The history of Christmas trees goes back to the symbolic use of evergreens in ancient Egypt and Rome.
Long before the advent of Christianity, plants and trees that remained green all year had a special meaning for people in the winter. Just as people today decorate their homes during the festive season with pine, spruce, and fir trees, ancient people hung evergreen boughs over their doors and windows. In many countries it was believed that evergreens would keep away witches, ghosts, evil spirits, and illness.
Early Romans marked the solstice with a feast called Saturnalia in honor of Saturn, the god of agriculture. The Romans knew that the solstice meant that soon, farms and orchards would be green and fruitful. To mark the occasion, they decorated their homes and temples with evergreen boughs.
It is a widely held belief that Martin Luther, the 16th-century Protestant reformer, first added lighted candles to a tree. Walking towards his home one winter evening, he was awed by the brilliance of stars twinkling amidst evergreens. To recapture the scene for his family, he erected a tree in the main room and placed lighted candles on its branches.
German immigrants had brought the custom of Christmas trees to Britain with them in the early 1800s but the practice didn’t catch on with the locals.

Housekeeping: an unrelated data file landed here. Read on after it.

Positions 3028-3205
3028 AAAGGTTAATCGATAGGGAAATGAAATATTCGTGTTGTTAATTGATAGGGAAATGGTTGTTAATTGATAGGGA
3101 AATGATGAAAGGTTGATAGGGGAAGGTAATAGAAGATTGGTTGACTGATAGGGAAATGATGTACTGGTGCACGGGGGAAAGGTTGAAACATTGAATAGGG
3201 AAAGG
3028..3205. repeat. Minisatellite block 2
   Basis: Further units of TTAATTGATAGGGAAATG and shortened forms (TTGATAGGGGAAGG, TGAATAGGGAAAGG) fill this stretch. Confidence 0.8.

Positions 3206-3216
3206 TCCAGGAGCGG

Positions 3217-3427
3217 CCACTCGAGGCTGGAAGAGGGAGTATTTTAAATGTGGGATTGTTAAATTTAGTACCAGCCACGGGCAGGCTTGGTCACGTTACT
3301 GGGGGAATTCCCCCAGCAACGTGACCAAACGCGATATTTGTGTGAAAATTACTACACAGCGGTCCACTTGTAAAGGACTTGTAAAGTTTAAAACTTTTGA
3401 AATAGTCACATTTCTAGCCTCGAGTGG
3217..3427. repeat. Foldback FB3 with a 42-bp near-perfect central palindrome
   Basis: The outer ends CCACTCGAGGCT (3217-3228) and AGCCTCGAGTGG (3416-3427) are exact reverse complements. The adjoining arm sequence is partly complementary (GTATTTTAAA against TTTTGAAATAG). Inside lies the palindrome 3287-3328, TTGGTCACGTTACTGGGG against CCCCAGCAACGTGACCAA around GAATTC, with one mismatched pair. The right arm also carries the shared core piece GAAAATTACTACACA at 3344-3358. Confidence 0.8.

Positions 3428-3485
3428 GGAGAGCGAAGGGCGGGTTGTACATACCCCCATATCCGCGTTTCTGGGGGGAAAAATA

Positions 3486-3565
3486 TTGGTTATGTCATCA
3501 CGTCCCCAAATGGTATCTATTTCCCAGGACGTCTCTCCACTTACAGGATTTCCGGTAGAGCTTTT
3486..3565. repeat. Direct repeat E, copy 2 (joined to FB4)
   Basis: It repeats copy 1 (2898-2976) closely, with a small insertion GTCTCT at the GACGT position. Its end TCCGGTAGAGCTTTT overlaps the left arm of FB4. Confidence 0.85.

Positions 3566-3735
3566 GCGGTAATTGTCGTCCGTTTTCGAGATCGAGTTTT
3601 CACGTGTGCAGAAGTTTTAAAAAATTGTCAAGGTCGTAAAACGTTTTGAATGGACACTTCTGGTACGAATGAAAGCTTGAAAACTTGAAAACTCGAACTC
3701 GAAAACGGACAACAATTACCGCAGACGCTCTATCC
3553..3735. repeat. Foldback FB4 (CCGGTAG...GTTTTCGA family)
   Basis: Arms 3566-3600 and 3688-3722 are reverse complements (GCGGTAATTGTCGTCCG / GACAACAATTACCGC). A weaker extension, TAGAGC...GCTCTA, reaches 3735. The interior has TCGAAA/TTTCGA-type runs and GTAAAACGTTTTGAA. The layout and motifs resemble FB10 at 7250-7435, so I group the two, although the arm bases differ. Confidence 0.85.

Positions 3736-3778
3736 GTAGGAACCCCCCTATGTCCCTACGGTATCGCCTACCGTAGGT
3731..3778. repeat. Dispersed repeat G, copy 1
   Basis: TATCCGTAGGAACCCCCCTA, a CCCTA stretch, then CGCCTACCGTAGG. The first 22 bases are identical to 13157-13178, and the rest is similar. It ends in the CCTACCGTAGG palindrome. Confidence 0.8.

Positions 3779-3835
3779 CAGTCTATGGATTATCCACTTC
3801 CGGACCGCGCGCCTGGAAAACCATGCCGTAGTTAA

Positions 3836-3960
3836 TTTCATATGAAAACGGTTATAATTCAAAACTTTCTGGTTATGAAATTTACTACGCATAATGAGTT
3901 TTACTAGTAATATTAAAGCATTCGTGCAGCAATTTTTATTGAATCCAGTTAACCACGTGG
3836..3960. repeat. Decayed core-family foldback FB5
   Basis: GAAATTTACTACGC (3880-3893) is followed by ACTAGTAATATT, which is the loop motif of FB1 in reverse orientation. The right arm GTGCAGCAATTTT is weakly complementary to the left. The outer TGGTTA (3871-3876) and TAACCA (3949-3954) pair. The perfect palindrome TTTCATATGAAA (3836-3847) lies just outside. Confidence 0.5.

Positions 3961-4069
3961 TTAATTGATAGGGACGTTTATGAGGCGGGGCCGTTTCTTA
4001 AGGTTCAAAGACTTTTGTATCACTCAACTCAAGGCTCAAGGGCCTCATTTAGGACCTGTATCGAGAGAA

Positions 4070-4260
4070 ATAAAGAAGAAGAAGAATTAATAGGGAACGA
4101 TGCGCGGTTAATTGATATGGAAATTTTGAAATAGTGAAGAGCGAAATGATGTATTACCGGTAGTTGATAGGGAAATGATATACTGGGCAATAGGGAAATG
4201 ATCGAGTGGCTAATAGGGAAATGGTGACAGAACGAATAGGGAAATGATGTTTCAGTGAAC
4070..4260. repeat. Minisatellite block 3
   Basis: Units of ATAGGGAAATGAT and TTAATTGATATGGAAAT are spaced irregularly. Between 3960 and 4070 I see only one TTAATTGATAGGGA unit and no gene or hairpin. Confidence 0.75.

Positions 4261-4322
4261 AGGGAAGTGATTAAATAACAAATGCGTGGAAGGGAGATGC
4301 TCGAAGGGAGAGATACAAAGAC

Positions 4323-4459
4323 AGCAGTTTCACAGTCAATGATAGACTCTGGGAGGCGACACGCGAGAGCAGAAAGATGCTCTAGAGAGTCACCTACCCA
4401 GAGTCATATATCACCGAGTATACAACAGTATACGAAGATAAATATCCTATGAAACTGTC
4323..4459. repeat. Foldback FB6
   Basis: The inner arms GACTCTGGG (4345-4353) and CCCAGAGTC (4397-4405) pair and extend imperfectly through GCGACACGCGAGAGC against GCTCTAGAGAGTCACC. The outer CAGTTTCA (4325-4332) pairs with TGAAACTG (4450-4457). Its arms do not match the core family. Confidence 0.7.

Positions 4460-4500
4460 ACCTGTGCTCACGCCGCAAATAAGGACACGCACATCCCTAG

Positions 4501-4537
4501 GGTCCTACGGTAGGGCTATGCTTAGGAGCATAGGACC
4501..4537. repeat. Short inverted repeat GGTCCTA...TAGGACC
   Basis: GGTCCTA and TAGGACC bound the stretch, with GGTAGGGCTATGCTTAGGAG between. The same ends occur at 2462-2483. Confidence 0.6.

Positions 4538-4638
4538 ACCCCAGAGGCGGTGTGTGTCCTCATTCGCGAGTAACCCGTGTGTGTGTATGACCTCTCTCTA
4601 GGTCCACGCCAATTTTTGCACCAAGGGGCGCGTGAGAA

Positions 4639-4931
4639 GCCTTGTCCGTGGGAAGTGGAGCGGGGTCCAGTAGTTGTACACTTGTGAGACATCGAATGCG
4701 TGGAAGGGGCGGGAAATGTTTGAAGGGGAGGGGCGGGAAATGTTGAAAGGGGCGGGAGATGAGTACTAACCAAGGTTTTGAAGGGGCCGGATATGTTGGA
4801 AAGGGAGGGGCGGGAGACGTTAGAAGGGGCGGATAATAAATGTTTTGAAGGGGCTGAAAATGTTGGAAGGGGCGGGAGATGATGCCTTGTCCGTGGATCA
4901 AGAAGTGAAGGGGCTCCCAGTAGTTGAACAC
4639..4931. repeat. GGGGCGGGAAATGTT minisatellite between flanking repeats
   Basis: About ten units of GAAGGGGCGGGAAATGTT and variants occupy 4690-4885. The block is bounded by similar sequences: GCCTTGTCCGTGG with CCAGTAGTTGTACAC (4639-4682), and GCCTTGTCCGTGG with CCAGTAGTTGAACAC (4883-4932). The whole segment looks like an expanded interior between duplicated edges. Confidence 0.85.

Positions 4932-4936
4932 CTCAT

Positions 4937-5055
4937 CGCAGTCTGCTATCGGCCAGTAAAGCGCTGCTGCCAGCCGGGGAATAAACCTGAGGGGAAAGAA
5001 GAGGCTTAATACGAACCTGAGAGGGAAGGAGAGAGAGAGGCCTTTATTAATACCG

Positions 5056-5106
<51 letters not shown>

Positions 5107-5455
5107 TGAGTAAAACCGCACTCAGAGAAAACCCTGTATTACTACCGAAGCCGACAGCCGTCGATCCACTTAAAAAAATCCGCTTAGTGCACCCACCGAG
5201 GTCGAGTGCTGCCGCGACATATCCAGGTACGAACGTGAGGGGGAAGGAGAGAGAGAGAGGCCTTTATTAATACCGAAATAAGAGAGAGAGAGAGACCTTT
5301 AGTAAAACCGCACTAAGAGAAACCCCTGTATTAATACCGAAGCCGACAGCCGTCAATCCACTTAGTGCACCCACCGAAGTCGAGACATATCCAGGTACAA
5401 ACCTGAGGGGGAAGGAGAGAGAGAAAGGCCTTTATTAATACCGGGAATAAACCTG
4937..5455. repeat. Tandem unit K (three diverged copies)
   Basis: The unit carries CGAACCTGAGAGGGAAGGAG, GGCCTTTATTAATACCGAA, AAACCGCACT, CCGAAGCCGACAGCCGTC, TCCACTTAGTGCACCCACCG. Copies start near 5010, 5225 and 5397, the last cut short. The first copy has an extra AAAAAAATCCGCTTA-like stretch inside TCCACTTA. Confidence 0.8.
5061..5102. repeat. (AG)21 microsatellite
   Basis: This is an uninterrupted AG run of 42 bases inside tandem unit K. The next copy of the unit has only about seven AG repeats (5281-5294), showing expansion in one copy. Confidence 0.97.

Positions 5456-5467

It wasn’t until the time of Queen Victoria that celebrating Christmas by bearing gifts around a fir tree became a worldwide custom. In 1846, Queen Victoria and her German husband Albert were sketched in the Illustrated London News standing with their children around a Christmas tree at Windsor Castle. After Queen Victoria, an extremely popular monarch, started celebrating Christmas with fir trees and presents hung on the branches as a favor to her husband, the lay folk immediately followed suit. The publication of the drawing helped Christmas trees become popular in the UK and USA.
Most 19th-century Americans found Christmas trees an oddity. The first record of one being on display was in the 1830s by the German settlers of Pennsylvania, although trees had been a tradition in many German homes much earlier. The Pennsylvania German settlements had community trees as early as 1747. But, as late as the 1840s Christmas trees were seen as pagan symbols and not accepted by most Americans.
By the 1890s Christmas ornaments were arriving from Germany and Christmas tree popularity was on the rise around the U.S.
Commercial electricity (late 1800s – early 1900s) brought about Christmas lights, making it possible for Christmas trees to glow for days on end. With this, Christmas trees become popular, appearing in town squares across the country, and having a Christmas tree in the home became an American tradition.
It took a long time before the Christmas tree became an integral part of American life. President Franklin Pierce (1804-1869) arranged to have the first Christmas tree in the White House during the mid-1850s. President Calvin Coolidge (1885-1933) started the National Christmas Tree Lighting Ceremony on the White House lawn in 1923.